Shares in global mother and baby retailer Mothercare (MTC) dipped 1.8% to 323p after placing its Australian business into administration. Yet analysts don't believe it will have a material impact on group earnings forecasts. Stockbroker N+1 Singer even goes as far as saying any share price weakness on the announcement is a '(buying) opportunity'.
The £285 million cap in November 2012 flagged the possible sale of its minority stake in loss-making Mothercare Australia. Talks with the Myer Family have subsequently collapsed, forcing the UK-listed group to pull the plug on the operation which has been hard hit by a downturn in trading conditions.
Mothercare has already made a £10.6 million provision for the investment and was working on two week payment terms. This should limit any impact on profits and cash.
The Australia business accounts for 7% of its international retail sales, equal to £51 million annual revenue. It says: 'the expected profit impact is minimal' and the Australian arm's demise 'does not change our overall view of International profitability going forward.'
Execution Noble analyst Sanjay Vidyarthi notes that 'the joint venture was loss-making and the elimination of these losses (through the sale of the business or otherwise) was already in guidance.' He maintains a 'sell' rating on the stock.
N+1 Singer is more bullish, maintaining its 'buy' rating. The stockbroker reckons any further write-off to the investment will be limited to no more than £500,000. It cannot rule out another operator could still buy the rump of the business out of administration and establishing a new franchise partnership. However, the stockbroker concludes: 'Clearly this scenario doesn't look likely after today's announcement but the door is open for someone to pick up one of the market's leading players and cherry pick the stores in the estate.'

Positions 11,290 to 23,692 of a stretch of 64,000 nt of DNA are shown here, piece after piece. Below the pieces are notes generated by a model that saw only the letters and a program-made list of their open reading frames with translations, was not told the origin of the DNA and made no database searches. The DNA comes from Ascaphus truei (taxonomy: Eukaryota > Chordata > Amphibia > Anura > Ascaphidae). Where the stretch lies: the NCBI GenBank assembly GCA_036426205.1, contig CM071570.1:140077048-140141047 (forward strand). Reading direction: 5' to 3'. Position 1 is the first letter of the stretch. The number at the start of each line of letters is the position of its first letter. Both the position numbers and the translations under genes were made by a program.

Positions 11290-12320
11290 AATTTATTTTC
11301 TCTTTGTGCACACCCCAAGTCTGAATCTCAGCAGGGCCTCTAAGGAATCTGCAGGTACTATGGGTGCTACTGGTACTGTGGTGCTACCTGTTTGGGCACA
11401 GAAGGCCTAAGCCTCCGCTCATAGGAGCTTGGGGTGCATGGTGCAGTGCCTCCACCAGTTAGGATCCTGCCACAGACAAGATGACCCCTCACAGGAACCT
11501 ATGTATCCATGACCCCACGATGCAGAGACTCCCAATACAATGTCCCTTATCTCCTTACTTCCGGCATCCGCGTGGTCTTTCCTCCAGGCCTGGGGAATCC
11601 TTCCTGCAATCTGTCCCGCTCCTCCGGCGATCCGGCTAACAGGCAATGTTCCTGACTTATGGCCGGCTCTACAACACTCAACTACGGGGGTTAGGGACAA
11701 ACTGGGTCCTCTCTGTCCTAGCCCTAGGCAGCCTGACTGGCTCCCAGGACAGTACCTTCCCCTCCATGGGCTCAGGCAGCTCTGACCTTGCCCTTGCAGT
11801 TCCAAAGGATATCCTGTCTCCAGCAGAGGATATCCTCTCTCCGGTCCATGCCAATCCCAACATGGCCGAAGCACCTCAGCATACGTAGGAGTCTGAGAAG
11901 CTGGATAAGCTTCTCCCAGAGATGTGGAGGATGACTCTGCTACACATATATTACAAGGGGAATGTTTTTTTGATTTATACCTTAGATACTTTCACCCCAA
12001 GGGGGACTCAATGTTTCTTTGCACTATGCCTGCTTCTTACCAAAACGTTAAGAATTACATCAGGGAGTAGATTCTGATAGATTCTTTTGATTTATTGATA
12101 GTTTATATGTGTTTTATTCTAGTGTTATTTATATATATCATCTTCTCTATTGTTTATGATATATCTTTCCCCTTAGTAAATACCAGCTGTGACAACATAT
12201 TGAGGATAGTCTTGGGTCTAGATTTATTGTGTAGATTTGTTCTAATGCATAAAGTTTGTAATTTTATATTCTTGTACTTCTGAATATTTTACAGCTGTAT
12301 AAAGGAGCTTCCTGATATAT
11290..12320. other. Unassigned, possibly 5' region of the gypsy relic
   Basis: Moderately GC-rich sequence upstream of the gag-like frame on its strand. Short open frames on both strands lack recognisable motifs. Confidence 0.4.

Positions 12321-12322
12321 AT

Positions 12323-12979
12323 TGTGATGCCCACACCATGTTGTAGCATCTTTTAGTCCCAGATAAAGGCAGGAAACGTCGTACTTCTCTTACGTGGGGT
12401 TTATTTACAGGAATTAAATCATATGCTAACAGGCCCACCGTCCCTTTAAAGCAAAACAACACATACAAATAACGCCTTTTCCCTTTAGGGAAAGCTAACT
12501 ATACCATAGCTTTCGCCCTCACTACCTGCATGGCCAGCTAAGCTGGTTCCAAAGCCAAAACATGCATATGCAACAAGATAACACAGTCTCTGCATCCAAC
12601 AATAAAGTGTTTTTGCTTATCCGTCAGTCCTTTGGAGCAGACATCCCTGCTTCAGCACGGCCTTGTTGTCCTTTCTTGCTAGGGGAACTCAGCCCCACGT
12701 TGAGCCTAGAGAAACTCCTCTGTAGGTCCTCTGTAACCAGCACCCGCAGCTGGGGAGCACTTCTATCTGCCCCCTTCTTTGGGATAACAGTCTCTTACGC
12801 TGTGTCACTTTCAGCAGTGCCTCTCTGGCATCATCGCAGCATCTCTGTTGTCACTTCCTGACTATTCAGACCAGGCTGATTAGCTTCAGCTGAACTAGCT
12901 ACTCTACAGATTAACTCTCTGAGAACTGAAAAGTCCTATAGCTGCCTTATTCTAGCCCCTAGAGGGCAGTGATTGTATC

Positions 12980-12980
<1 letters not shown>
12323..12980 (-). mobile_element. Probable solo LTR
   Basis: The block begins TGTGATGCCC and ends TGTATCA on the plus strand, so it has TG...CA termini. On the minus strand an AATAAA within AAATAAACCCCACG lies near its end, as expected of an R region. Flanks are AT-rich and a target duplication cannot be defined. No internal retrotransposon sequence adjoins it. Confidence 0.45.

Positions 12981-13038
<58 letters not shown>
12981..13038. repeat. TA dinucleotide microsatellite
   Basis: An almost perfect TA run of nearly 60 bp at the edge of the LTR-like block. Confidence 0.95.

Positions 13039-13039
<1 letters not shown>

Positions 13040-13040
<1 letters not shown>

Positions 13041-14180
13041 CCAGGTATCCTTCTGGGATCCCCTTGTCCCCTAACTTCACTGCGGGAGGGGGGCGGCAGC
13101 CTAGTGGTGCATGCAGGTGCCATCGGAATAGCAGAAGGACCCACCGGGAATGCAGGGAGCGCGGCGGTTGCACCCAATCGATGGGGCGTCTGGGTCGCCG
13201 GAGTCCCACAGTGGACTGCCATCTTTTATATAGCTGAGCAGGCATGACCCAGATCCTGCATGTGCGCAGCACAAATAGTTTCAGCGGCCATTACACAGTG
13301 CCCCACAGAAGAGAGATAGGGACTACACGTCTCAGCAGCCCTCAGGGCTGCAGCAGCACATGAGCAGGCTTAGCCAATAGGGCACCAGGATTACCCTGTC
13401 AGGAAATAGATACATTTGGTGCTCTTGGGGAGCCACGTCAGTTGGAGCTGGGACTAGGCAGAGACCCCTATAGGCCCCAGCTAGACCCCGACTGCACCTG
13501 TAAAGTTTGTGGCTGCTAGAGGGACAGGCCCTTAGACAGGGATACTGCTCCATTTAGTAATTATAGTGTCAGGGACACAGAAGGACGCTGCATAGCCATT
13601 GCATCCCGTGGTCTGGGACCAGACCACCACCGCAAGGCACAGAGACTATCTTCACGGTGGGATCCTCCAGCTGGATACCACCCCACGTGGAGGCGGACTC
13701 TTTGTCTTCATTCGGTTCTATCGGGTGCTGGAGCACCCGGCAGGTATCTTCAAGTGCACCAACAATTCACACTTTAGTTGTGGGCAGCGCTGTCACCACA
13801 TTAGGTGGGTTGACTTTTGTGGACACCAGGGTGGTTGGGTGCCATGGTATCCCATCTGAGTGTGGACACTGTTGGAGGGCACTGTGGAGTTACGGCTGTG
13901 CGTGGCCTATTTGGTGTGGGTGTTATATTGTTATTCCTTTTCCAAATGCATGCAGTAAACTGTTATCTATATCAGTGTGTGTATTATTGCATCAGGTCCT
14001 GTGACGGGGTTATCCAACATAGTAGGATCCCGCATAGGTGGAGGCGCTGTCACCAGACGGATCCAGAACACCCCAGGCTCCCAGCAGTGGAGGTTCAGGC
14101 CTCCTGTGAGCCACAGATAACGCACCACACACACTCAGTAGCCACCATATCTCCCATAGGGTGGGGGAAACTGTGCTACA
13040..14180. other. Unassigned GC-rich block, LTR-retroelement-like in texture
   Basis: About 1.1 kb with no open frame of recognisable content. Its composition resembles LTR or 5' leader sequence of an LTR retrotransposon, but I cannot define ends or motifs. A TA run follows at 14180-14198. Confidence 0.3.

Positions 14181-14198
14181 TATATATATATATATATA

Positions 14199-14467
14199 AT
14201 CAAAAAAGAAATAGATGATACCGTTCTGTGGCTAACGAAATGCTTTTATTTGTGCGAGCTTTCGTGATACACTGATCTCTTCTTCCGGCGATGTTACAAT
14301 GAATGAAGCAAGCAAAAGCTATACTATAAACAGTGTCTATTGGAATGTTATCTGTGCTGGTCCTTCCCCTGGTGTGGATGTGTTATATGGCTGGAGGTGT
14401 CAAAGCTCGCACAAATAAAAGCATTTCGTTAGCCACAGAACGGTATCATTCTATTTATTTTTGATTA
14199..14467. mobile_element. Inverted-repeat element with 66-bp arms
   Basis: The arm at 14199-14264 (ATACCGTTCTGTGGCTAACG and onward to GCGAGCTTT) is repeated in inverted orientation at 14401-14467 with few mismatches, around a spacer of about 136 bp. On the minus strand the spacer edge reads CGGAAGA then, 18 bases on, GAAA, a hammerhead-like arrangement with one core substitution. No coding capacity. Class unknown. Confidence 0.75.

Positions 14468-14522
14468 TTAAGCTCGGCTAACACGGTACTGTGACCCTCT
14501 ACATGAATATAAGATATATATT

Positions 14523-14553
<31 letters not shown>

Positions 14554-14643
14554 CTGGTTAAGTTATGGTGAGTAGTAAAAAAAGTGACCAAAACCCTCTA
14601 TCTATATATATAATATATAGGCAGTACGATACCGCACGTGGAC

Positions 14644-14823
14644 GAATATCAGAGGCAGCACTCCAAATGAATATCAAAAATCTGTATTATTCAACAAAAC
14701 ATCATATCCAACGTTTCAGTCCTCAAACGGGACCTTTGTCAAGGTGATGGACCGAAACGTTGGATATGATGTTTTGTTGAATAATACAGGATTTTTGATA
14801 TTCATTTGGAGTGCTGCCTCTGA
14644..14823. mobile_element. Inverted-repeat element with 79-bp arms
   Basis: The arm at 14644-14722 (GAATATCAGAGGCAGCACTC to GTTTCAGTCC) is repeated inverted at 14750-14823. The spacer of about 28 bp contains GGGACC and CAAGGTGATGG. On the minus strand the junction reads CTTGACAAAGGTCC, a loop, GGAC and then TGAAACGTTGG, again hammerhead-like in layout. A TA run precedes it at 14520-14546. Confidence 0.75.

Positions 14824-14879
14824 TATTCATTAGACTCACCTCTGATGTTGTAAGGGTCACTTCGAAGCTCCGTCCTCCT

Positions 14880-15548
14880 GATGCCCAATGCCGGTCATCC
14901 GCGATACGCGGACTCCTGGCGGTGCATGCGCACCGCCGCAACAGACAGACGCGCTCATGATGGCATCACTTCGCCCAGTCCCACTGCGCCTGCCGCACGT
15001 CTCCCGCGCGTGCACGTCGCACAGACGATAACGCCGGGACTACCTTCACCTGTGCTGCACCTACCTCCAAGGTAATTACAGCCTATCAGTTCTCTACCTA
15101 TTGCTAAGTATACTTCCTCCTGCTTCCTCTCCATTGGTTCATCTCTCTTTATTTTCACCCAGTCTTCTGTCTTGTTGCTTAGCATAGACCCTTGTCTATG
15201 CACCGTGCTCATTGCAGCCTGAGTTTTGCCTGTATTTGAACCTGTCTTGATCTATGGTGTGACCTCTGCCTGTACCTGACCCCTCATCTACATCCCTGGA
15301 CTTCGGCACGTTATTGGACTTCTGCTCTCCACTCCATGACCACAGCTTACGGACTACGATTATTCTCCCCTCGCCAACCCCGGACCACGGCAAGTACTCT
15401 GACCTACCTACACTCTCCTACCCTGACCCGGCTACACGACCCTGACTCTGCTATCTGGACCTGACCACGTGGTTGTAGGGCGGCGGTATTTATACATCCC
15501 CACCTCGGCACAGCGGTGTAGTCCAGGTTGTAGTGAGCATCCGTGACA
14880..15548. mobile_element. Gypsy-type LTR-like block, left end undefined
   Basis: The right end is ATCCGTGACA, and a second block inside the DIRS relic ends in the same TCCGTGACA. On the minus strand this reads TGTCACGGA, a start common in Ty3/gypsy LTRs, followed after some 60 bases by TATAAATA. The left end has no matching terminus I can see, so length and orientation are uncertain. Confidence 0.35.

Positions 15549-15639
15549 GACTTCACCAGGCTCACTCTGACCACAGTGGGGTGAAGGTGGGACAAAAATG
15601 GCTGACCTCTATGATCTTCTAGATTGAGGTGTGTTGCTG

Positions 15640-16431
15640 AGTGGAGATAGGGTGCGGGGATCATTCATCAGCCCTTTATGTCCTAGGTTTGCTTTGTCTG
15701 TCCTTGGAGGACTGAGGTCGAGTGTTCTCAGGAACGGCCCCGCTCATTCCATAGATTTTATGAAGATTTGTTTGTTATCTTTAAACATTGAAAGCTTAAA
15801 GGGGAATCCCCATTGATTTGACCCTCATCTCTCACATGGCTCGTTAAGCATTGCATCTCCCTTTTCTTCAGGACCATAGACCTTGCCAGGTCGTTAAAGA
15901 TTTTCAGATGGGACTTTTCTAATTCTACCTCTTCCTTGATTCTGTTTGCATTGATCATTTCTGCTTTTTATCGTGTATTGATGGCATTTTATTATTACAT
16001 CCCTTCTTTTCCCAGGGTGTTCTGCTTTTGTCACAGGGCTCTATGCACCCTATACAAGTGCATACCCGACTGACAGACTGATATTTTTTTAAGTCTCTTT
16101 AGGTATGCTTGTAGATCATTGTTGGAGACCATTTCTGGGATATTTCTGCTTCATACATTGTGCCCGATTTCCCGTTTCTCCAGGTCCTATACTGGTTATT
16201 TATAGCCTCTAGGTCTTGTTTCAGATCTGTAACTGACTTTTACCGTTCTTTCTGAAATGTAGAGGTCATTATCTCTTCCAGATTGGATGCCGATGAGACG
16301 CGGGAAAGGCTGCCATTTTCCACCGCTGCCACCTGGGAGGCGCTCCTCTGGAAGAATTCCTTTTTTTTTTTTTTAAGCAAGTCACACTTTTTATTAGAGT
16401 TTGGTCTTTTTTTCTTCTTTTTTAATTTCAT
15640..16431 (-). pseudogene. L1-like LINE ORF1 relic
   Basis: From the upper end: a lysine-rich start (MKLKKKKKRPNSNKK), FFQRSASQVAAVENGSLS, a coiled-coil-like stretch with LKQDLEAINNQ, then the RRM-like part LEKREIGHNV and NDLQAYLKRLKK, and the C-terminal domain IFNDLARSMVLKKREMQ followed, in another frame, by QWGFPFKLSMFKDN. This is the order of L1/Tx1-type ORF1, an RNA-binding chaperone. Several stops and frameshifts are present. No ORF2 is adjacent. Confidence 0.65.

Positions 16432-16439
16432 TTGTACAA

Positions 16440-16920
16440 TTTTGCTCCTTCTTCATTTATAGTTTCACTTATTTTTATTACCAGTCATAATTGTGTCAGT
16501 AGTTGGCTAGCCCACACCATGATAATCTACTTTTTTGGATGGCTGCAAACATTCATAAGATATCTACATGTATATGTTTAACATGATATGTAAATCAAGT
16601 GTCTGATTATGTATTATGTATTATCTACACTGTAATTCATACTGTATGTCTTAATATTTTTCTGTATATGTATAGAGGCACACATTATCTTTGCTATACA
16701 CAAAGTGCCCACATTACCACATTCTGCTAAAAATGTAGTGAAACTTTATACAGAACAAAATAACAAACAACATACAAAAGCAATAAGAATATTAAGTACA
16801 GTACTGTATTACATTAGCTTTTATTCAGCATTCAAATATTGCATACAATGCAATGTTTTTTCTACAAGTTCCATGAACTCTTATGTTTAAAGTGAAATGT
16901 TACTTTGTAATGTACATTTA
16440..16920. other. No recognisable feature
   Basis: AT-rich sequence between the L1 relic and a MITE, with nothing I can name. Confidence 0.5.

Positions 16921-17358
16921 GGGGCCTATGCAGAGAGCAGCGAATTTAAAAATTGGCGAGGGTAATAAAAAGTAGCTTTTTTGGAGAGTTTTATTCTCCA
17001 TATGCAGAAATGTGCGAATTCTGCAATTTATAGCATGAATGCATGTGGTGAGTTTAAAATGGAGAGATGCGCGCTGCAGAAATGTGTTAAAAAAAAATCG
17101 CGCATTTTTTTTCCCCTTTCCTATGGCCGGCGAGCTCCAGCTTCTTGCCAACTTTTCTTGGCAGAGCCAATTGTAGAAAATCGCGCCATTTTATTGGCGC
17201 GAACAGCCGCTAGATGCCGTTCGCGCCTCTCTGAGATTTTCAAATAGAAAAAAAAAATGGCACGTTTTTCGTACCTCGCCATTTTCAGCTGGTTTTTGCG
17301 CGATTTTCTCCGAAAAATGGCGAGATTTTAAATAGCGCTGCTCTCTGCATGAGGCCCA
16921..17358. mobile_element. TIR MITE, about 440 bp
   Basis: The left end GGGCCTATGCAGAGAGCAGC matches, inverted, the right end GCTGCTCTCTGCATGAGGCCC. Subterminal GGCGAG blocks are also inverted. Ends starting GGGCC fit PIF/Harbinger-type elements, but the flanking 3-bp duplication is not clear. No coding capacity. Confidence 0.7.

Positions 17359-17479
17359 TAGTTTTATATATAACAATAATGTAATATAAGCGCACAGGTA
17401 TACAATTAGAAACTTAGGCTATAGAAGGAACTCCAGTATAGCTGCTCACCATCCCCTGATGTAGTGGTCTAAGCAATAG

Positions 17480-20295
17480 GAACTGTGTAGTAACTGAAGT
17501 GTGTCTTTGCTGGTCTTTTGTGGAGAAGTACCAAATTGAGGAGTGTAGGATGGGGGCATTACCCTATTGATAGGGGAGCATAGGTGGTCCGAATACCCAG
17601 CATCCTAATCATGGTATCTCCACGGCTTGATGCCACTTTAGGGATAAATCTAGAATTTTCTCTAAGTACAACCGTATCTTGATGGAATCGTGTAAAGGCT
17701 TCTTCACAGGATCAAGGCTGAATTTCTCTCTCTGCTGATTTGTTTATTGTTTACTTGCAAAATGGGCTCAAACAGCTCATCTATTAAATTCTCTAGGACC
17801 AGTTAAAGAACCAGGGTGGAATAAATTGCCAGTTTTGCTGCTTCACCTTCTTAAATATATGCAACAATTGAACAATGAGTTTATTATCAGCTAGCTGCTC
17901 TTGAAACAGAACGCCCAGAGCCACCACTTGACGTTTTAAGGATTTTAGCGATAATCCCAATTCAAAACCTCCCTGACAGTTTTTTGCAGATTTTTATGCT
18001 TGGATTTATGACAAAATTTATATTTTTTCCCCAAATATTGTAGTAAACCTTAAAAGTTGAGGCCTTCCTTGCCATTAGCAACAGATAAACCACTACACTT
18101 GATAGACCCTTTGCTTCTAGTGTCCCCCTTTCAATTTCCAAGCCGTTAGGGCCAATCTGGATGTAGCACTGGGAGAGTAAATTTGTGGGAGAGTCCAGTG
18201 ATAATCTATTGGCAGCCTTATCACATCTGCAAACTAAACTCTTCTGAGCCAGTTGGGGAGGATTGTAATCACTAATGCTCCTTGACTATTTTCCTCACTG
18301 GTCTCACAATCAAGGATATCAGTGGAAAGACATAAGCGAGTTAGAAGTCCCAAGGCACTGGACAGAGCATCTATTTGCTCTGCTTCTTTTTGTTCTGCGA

Guided by the former boss of DVD rental group Lovefilm, chief executive officer Simon Calver has overseen the turnaround of Mothercare since April, although prospects remain uncertain in a difficult retail environment. A third quarter update issued earlier this month (17 Jan) proved largely uninspiring, revealing UK like-for-like sales down 5.9% over the 13 weeks to 12 January, although international retail sales rose 12% year-on-year.
Mothercare is in the midst of closing loss-making stores in the UK, where low levels of UK high street footfall persist and the company faces an ongoing structural challenge from cheap internet-based competition and large supermarket groups.